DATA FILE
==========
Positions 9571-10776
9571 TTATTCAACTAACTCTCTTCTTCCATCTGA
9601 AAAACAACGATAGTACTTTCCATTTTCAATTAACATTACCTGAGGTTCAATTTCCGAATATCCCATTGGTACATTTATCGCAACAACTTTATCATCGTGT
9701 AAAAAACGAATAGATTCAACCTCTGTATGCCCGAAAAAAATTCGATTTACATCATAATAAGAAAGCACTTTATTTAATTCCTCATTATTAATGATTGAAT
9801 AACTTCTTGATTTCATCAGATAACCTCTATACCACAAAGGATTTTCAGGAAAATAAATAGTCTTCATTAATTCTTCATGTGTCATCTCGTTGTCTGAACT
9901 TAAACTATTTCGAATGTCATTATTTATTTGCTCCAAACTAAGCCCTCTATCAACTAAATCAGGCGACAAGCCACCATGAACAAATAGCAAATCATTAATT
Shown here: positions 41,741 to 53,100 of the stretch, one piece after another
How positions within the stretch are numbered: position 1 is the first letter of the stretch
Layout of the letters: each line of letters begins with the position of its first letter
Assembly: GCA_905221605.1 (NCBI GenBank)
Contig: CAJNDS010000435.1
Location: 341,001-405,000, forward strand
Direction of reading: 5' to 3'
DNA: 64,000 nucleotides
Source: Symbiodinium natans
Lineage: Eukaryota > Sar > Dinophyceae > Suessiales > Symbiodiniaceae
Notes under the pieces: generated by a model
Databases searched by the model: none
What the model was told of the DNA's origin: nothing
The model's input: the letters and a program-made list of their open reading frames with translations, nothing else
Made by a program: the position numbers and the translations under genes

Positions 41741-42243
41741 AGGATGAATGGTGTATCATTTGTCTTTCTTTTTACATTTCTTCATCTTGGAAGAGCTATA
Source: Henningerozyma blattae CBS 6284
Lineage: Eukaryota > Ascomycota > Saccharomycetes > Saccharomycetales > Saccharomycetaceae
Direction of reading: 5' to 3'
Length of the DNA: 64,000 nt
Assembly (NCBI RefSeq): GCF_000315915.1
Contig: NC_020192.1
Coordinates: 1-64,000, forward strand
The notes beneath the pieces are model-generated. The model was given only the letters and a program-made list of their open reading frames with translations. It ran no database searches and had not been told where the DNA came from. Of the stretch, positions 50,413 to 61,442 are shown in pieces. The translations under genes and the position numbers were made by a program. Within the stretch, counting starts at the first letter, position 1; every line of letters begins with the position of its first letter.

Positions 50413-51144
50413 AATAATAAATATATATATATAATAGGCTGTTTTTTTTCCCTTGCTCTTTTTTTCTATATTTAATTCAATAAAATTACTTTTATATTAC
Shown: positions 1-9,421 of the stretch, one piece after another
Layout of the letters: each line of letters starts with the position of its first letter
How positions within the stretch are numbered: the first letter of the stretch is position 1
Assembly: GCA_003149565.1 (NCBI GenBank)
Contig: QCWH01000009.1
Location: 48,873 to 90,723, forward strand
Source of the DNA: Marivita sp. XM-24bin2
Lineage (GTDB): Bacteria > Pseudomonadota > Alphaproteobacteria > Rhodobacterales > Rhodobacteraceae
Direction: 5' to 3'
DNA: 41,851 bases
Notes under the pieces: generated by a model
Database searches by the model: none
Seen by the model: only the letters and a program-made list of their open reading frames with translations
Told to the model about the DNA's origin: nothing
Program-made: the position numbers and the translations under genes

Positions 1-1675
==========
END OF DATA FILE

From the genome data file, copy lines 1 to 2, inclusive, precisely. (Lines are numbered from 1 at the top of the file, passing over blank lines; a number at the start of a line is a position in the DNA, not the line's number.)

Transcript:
Positions 9571-10776
9571 TTATTCAACTAACTCTCTTCTTCCATCTGA